Shetland Museum

Gold in the Wood Awards Lerwick / United Kingdom / 2007

3
3 Love 3,396 Visits Published
EN-IT EN - On 2nd June 2007, the long awaited Shetland Museum and Archives will opened to the public. This new £11.6m building, designed by BDP, represents an important new cultural hub as well as a major new visitor attraction for these fascinating islands. The Shetland Museum and Archives will become the first port of call for all visitors to the islands, as well as a heritage hub for islanders themselves. It features: • A dynamic waterside setting on the historic Hay's Dock in the centre of Lerwick, Shetland's capital. • A striking timber-clad three-storey high Boat Hall housing five historic boats suspended up to 14 metres high. Tracing the history of the Shetland boat from its Viking roots through to the present day, the Boat Hall also contains two viewing platforms allowing visitors to see the boats from a variety of angles. • A remarkable collection of over 3,000 artifacts, and archives of written, photographic, oral and musical records. • A unique Public Art Project, for both inside and outside the building, including collaborations with local and international artists. • The Hay's Dock Café Restaurant, serving local produce, with panoramic views of the harbour The building, with its dynamic sail-shaped Boat Hall, was recently chosen as a best practice example by the Scottish Executive in its new strategy for architecture and is the centrepiece of a restoration of the historic Hay's Dock. The new 3,500 m² building, which utilises old boatsheds, has five times the previous Museum display space and three times the previous archive storage area. Facilities include the café restaurant, an Archives repository and search room, gift shop boat restoration sheds, an auditorium seating 120, a learning room and a temporary exhibition space and administration, curatorial and conservation spaces. Externally the building form is largely derived from traditional early Shetland buildings - Lodberries, whose gable ends rise from the sea - and is constructed of traditional materials of harled masonry walls, timber windows and slate pitched roofs. Contrasting with these roofs and gables - and providing an icon for the New Museum - is the sculptural form created by the four timber clad, inclined walls of the new Boat Hall, being conceived as four large polygonal shapes, separated by narrow vertical glazed strips, their colour and form echoing the sails of the Herring Drifters which were built in Hay's Dock a hundred years ago and wintered here during the boom years. The new Museum has allowed the return of many priceless artifacts from Shetland's Viking past which were on display in the Museum of Scotland in Edinburgh. The key funders of The Shetland Museum and Archives are the Shetland Charitable Trust and the Heritage Lottery Fund. Shetland Amenity Trust is the Client BDP is lead consultant, architect, landscape architect, interior designer and acoustic consultant. Turner + Townsend is quantity surveyor Faber Maunsell is mechanical and electrical engineer Woolgar Hunter is structural engineer and planning supervisor GBDM is display designer. DITT of Lerwick is the main contractor IT - Il museo, i cui lavori di realizzazione sono terminati nel 2007, rappresenta oggi un nuovo, importante polo culturale per le isole Shetland, nonché una meta turistica tra le più visitate. La costruzione, estesa su 3500 metri quadri, vede quintuplicata l’ampiezza della precedente sede del Museo e triplicata quella del vecchi archivi. I servizi includono una sala per la consultazione di documenti ed articoli, un auditorium dotato di 120 posti a sedere, una zona destinata alle attività educative, uno spazio per le mostre temporanee e le aree dove sono ubicati gli uffici amministrativi e la direzione del museo, una nuovo caffè-ristorante e un bookshop. La facciata esterna dell’edificio richiama visivamente le cosiddette lodberries, costruzioni tradizionali delle Shetland, caratterizzate da muratura in mattoni, finestre in legno e tetti spioventi in ardesia. The museum represents an important new cultural hub as well as a major new visitor attraction and landmark for these fascinating islands. The new 3,500 m² building, which utilises old boatsheds, has five times the previous Museum display space and three times the previous archive storage area. Facilities include the café restaurant, an Archives repository and search room, gift shop boat restoration sheds, an auditorium seating 120, a learning room and a temporary exhibition space and administration, curatorial and conservation spaces. Externally the building form is largely derived from traditional early Shetland buildings - Lodberries, whose gable ends rise from the sea - and is constructed of traditional materials of harled masonry walls, timber windows and slate pitched roofs. Contrasting with these traditional forms, the building’ presence is punctuated by the iconic timber clad Boat Hall. Conceived as four large polygonal shapes, separated by narrow vertical glazed strips, their colour and form echo the sails of the Herring drifters which wintered in and around Hays Dock in the last century.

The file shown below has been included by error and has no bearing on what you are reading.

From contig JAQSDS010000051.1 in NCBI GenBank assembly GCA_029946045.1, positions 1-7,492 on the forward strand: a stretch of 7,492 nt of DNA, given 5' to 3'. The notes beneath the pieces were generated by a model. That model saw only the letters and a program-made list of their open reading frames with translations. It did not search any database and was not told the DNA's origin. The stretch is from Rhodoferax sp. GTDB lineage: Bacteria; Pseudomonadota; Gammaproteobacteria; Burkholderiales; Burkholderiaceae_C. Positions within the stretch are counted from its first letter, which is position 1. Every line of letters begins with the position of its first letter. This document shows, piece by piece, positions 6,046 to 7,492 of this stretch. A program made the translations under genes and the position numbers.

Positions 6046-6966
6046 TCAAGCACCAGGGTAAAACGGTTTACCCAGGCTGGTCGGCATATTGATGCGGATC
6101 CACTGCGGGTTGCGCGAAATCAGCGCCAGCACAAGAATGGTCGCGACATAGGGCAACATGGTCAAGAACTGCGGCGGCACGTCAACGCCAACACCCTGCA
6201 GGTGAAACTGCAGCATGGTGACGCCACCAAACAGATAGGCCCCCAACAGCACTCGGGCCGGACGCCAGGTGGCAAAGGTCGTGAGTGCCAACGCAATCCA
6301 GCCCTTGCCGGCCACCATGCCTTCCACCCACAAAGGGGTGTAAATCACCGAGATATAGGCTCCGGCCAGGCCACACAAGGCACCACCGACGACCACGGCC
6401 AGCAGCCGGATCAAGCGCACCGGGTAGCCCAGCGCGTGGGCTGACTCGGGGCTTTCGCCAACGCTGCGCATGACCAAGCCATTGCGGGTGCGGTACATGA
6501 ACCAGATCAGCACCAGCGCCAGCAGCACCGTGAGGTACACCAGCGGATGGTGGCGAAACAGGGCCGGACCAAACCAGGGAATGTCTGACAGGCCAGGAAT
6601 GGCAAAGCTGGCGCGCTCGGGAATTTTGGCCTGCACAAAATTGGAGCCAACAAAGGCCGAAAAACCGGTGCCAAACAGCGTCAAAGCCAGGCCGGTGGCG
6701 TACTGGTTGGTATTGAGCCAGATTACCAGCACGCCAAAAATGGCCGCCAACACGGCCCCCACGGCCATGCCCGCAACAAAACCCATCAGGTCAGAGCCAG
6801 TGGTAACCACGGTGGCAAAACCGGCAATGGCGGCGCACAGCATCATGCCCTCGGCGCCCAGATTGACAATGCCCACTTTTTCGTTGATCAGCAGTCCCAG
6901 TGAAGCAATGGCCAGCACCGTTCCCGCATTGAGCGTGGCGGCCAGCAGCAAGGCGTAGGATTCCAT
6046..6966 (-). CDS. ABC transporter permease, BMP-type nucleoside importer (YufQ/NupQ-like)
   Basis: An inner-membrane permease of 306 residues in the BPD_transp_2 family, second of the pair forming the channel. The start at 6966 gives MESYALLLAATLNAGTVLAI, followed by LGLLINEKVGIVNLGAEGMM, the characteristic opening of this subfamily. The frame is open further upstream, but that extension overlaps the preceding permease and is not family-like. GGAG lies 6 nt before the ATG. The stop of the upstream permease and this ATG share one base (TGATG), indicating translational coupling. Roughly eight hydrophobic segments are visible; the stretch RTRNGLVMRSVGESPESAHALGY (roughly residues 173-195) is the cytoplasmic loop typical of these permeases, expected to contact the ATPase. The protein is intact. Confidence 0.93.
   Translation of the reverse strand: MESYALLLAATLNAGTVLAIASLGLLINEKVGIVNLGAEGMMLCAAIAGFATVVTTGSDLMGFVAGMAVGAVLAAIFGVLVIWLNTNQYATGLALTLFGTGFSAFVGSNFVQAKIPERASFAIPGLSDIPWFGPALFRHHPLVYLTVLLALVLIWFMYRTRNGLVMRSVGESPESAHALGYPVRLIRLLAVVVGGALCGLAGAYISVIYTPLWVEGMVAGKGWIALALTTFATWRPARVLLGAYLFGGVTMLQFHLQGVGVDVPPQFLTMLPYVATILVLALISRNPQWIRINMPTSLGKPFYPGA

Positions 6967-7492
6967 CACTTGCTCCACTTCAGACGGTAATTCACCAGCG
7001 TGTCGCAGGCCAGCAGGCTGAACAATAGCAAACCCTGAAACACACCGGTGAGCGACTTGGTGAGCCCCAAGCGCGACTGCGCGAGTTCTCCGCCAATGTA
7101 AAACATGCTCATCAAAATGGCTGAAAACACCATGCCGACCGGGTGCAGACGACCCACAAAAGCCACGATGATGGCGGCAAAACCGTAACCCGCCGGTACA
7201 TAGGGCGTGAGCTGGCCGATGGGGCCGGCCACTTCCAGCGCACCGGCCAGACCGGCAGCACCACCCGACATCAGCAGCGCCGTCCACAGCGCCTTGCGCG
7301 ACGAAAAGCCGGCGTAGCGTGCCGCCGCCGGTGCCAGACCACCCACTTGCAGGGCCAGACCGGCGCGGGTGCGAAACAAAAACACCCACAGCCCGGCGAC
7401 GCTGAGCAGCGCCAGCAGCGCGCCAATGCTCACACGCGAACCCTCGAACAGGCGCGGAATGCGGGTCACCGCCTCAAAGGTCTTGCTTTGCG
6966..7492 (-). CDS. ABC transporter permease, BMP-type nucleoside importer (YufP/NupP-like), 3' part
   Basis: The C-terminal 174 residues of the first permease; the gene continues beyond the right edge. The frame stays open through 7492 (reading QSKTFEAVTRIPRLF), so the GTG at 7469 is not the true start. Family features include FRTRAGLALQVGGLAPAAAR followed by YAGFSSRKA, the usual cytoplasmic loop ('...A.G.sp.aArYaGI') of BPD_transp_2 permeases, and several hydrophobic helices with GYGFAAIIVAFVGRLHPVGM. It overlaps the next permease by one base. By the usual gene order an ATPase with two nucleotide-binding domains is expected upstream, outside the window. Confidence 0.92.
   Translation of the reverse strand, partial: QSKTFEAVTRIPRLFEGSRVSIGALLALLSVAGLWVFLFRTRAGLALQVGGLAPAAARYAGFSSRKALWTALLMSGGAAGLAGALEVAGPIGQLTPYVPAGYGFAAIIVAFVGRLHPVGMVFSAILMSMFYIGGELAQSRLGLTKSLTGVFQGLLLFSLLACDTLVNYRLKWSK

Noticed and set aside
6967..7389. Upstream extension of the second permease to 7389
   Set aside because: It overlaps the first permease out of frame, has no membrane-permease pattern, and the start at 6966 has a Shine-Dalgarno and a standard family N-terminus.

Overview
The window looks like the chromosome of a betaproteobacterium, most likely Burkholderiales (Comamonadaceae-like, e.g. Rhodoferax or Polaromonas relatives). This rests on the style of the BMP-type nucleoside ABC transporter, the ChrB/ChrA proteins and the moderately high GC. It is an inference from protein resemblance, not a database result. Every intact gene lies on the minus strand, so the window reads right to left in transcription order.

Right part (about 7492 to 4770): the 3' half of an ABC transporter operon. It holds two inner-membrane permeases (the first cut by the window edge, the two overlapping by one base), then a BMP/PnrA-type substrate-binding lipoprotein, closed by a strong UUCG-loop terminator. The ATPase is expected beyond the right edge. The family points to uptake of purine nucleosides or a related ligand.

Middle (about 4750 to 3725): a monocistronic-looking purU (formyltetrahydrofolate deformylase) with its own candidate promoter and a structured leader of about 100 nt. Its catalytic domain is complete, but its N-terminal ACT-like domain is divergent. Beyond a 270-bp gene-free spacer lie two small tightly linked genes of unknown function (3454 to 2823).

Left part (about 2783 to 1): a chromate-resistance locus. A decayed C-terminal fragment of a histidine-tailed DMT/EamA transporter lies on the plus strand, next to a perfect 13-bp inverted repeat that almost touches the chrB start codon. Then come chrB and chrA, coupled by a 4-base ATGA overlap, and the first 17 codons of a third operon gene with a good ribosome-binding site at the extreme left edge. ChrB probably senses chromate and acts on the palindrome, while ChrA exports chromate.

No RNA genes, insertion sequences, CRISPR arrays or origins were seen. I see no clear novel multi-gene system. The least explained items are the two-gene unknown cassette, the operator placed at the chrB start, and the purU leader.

3 users love this project
Comments
    comment
    Enlarge image

    EN-IT EN - On 2nd June 2007, the long awaited Shetland Museum and Archives will opened to the public. This new £11.6m building, designed by BDP, represents an important new cultural hub as well as a major new visitor attraction for these fascinating islands. The Shetland Museum and Archives will become the first port of call for all visitors to the islands, as well as a heritage hub for islanders themselves. It features: • A dynamic waterside setting on the historic Hay's Dock in the centre...

    Project details
    • Year 2007
    • Client Shetland Amenity Trust
    • Contractor DITT of Lerwick
    • Cost £11.6 million
    • Status Completed works
    • Type Multi-purpose Cultural Centres / Museums
    • Websitehttp://www.bdp.com
    Archilovers On Instagram
    Lovers 3 users